Britain moves against illegal file sharing

Britain moves against illegal file sharing

Summary: CBC News out of Canada is reporting that British ISPs are making an aggressive move against illegal file sharing by implementing a program designed to discover copyright violators, who will be sent warning letters and may potentially have their internet connections disconnected.For more on the article, read below.

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TOPICS: Browser, Telcos
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CBC News out of Canada is reporting that British ISPs are making an aggressive move against illegal file sharing by implementing a program designed to discover copyright violators, who will be sent warning letters and may potentially have their internet connections disconnected.

For more on the article, read below.

The article states:

Under the agreement announced Thursday between the British film and music industries, telecommunications regulator Ofcom and the country's six biggest ISPs — BT, Virgin Media, BSkyB, Carphone Warehouse, Orange and Tiscali — people who illegally share copyrighted files over the internet will receive weekly letters warning them that they are being monitored.

The program will be tested for three months while the parties discuss how to best take action against the estimated six million Britons who illegally share files.

So what they are planning to do with people caught is pretty interesting.  The article states that they may consider implementing a "three-strikes-you're-out rule" where violators would have their service terminated after three warnings.  They've also considered other options, including traffic throttling violators speeds as a number of ISPs in the good old US of A are already doing.

The article states:

Britain's goal is to reduce illegal file sharing by up to 80 per cent over the next two to three years, according to The Guardian.

It's an interesting topic, but I don't think anyone's seen a major decline in file sharing as a result of these laws.  I still wonder how much of it is people wanting to steal their files, and how much it is people liking the convenience and freedom of file sharing.  I personally by all of my music off of iTunes now, but I hate the fact that if I'm listening to something, I can't easily send it to one of my friends for him to check out.  I think this actually hurts some bands.  For example, my favorite band (which has sense broke up) is Dispatch.  They're were a band that I never would've heard about if not for file sharing with other user's who had similar music interests.  Guess what?  I own every Dispatch CD, DVD, many T-shirts, and since the band has broken up, I've purchased every CD from each of the band member's new projects.  I would say the band should be pretty happy that I had a friend share their music with me... maybe file sharing is not so terrible?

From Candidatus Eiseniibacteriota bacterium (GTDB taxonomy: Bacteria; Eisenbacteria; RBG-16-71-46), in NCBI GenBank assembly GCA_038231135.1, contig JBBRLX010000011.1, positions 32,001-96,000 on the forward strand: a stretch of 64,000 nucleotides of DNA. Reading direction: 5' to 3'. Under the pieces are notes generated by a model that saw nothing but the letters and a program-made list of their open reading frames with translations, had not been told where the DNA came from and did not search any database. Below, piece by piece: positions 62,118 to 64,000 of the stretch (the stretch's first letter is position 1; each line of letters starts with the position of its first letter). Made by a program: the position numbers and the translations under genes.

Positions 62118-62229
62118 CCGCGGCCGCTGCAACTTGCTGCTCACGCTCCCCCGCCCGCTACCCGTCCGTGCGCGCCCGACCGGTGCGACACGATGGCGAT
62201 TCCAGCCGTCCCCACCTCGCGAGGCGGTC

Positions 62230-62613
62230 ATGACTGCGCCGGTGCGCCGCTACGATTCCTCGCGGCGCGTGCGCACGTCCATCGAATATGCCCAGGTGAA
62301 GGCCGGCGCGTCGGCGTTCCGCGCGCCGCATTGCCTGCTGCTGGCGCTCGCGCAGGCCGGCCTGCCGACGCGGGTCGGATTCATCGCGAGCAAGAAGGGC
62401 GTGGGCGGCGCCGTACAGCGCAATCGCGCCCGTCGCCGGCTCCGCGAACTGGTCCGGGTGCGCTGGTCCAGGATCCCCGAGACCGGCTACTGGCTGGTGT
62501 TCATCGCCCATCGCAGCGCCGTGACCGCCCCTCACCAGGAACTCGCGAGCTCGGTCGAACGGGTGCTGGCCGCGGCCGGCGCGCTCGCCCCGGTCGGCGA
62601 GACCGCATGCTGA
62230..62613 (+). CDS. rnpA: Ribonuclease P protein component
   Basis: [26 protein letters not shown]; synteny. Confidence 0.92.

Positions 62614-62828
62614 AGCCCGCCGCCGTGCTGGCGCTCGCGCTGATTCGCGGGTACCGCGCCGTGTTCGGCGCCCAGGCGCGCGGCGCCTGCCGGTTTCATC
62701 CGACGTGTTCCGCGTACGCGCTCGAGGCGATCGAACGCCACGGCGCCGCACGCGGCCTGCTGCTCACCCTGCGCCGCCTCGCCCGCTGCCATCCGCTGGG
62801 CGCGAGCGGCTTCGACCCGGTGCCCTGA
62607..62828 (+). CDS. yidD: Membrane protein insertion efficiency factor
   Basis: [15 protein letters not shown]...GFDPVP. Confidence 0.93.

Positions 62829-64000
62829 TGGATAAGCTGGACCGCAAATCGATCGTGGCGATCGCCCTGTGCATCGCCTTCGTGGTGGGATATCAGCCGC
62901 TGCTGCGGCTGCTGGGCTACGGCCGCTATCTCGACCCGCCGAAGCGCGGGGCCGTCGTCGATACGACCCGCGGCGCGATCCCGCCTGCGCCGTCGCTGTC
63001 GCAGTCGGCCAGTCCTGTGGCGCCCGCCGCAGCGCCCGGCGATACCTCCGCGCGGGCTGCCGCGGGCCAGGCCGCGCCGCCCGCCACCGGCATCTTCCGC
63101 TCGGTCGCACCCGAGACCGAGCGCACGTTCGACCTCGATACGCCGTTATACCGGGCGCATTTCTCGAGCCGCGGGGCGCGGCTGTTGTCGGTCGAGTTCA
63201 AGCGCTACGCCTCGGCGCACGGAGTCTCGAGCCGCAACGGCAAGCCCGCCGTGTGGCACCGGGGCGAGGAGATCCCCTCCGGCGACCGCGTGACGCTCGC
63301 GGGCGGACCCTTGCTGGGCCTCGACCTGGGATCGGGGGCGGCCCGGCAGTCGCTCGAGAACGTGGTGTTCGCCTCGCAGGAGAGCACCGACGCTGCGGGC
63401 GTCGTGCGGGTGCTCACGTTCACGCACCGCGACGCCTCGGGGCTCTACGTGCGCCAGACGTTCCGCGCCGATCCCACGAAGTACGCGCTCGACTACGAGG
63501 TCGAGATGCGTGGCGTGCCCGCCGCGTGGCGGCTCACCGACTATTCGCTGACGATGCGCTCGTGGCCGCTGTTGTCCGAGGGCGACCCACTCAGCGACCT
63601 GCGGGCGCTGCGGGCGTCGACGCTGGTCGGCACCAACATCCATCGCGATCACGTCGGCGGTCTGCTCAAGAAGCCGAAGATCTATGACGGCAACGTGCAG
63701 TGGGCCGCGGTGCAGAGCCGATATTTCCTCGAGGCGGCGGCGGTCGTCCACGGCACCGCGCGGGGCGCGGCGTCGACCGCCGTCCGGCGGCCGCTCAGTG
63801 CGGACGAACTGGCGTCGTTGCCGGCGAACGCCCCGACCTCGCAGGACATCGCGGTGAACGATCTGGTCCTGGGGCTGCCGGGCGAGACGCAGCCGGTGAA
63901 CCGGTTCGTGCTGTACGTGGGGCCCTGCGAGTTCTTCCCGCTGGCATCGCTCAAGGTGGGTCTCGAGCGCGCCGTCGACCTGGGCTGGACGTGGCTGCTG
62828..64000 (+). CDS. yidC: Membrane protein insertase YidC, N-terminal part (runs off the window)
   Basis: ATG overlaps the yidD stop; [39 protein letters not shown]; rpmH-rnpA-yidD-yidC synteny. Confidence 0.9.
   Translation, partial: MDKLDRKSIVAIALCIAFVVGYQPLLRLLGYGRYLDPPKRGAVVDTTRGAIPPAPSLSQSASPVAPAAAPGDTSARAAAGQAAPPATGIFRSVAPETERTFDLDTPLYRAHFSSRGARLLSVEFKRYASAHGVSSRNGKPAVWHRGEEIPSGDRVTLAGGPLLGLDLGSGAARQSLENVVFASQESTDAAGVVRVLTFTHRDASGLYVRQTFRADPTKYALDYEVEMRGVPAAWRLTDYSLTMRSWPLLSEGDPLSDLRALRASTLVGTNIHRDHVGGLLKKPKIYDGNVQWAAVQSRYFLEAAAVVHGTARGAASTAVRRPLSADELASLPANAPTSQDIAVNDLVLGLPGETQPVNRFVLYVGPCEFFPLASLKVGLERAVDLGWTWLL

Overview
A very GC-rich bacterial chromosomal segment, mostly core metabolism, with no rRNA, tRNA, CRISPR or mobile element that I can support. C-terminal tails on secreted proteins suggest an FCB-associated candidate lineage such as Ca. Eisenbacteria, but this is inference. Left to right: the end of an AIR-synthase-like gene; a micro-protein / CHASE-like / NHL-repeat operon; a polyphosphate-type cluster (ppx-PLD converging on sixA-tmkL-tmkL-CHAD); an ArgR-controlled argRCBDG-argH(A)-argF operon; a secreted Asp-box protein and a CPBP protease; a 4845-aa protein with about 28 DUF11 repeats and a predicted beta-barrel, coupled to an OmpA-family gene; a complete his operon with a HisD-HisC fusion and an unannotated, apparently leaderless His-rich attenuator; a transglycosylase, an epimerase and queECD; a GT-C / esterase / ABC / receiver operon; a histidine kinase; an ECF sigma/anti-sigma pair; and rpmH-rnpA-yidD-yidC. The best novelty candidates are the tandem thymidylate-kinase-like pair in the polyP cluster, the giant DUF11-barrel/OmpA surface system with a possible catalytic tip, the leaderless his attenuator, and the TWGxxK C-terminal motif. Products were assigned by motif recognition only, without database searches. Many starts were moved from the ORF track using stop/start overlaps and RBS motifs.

By the way, thanks to Dave Lewis from Liquidmatrix Security Digest for publishing enough good stories out of and about Canada to make me add a few Canadian sites to my RSS feeds for some decent stories.

-Nate

Topics: Browser, Telcos

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36 comments
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  • Would like to know how they will determine this.

    I think they are going to have significant problems with this.

    Briton can do what they want, the people there seem to be unwilling to stop their government from making so many laws they are in "freedom chains"....

    I sincerely hope that they realize that soo many people are sharing that they have to give up or lose so much money they go out of business.

    Throttling could work, but will that stop isp hopping? They again will lose money to competitors.

    Questions:
    1)Are they going to share the data between ISPs to stop connection hoping?
    2)What about ISPs that provide satillite service around the world?
    3)What about encryption? File sharing programs are quickly moving to encrypt traffic, thus making it impossible to identify violators.